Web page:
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Is something wrong with Gerrit Cole’s delivery?

Spurred on by talks of pitch tipping, we take a deep dive into Gerrit Cole’s delivery, with some mixed results.

Tampa Bay Rays v New York Yankees Photo by Mike Stobe/Getty Images

It would not be a stretch to say that Gerrit Cole’s last two starts, against the Atlanta Braves and Tampa Bay Rays, respectively, were not what Yankees fans envisioned when the team signed the star right-hander to a mega-deal this past offseason. In 10 innings between the two starts, he has given up nine runs on 13 hits, including five home runs, while walking six— performances more akin to rotation-filler on a mediocre team than the ace of a staff with World Series aspirations.

So what seems to be the problem? Cole himself suggests what may be a very fixable problem: pitch tipping. After his start Monday night, he said in his postgame press conference that lately, “whenever I’m over the plate, the hitter’s very certain of what’s coming” and noted that “I think (pitchers) all pretty much tip every game, one way or another.”

Is the Yankees ace on to something? Or was he simply, as he often likes to do, discussing the art of pitching?

Utilizing the Statcast search feature, I was able to pull up footage of every single pitch that Cole threw in his start against the Rays, broken down by pitch type. I proceeded to watch every single one, carefully looking for anything that could indicate to the batter what pitch was coming.

I did not find anything glaring, although that does not mean that there is nothing there; after all, we see the pitcher’s back most of the time, and it’s entirely possible that something noticeable from home plate is simply not able to be picked up in the relatively few shots we have from that angle. While there was nothing obvious that suggested pitch tipping, I did notice a very clear inconsistency in Cole’s delivery with runners on base:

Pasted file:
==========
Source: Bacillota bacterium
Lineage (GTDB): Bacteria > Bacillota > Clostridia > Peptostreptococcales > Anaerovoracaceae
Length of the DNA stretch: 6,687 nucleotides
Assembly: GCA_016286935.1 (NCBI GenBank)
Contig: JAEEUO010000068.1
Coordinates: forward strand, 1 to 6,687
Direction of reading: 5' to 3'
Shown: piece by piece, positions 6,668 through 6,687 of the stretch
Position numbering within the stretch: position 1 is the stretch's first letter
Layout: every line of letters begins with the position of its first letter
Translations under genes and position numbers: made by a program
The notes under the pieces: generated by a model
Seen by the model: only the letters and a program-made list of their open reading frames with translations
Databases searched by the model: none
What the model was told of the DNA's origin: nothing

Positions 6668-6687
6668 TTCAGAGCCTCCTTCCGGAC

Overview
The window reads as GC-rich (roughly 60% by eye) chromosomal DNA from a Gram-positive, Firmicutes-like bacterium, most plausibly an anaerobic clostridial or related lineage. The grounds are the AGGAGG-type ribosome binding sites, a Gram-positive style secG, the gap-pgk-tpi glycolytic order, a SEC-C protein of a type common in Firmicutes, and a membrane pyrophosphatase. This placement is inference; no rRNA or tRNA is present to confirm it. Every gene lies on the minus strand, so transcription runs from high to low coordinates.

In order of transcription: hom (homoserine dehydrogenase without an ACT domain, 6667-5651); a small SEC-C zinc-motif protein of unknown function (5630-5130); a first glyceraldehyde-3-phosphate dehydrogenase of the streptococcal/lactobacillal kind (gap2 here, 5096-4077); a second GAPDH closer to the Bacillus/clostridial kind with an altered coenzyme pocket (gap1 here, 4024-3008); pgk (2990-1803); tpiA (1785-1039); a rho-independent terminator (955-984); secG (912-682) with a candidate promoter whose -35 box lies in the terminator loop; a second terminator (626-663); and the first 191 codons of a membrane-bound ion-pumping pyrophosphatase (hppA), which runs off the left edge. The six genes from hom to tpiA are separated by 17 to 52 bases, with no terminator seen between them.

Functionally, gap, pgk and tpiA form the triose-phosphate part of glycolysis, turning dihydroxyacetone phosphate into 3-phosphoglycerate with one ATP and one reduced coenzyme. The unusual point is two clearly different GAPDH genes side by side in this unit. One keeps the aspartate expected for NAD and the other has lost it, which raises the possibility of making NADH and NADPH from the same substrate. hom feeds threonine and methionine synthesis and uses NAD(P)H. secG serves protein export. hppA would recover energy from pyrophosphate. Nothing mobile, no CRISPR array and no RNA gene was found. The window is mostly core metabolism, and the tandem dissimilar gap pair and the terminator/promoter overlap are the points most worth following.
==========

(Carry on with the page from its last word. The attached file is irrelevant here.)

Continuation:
In the top picture, from Manuel Margot’s at-bat in the fifth inning, Cole has his hands right around belt-high when he gets into the stretch position. In the bottom, from Yandy Diaz’s at-bat the inning prior, he starts his hands up towards the top of his chest before dropping them to his belt right before he starts his delivery. Both pitches were sliders, and this trend crosses through all four pitch types that Statcast recorded the other night — fastball, slider, knuckle curve, and changeup.

It’s a subtle difference, with what appears to be minimal, if any, effect on the consistency of Cole’s delivery, but it is there. With this in mind, I checked back on his delivery out of the stretch last season, to see if anything changed from one year to the next.

Again, it’s a slight adjustment, but you can see Cole starting his hands up above his belt, and he does not drop them down before beginning his delivery; in fact, this one, which I selected only due to the similar camera angle as the other two images, is arguably closer to his belt than many of his other pitches in 2019, which saw his hands a little further away out. That said, I’m not certain this small change has had any difference in his mechanics as a whole. It’s possible that his arm angle, and thus, release point differ slightly, but the motion blur of the paused videos on Statcast, combined with the slightly different camera angles, seed enough doubt that I would consider it academically dishonest to state it as a fact with 100% certainty.

Ultimately, when I began this line of inquiry, I hoped to come away with some concrete evidence that might help explain why Gerrit Cole has looked a bit off this season, particularly in the last two weeks. Unfortunately, although I can state with certainty that some form of adjustment has been made between last season and this season, I could not determine what effect that change may or may not have had.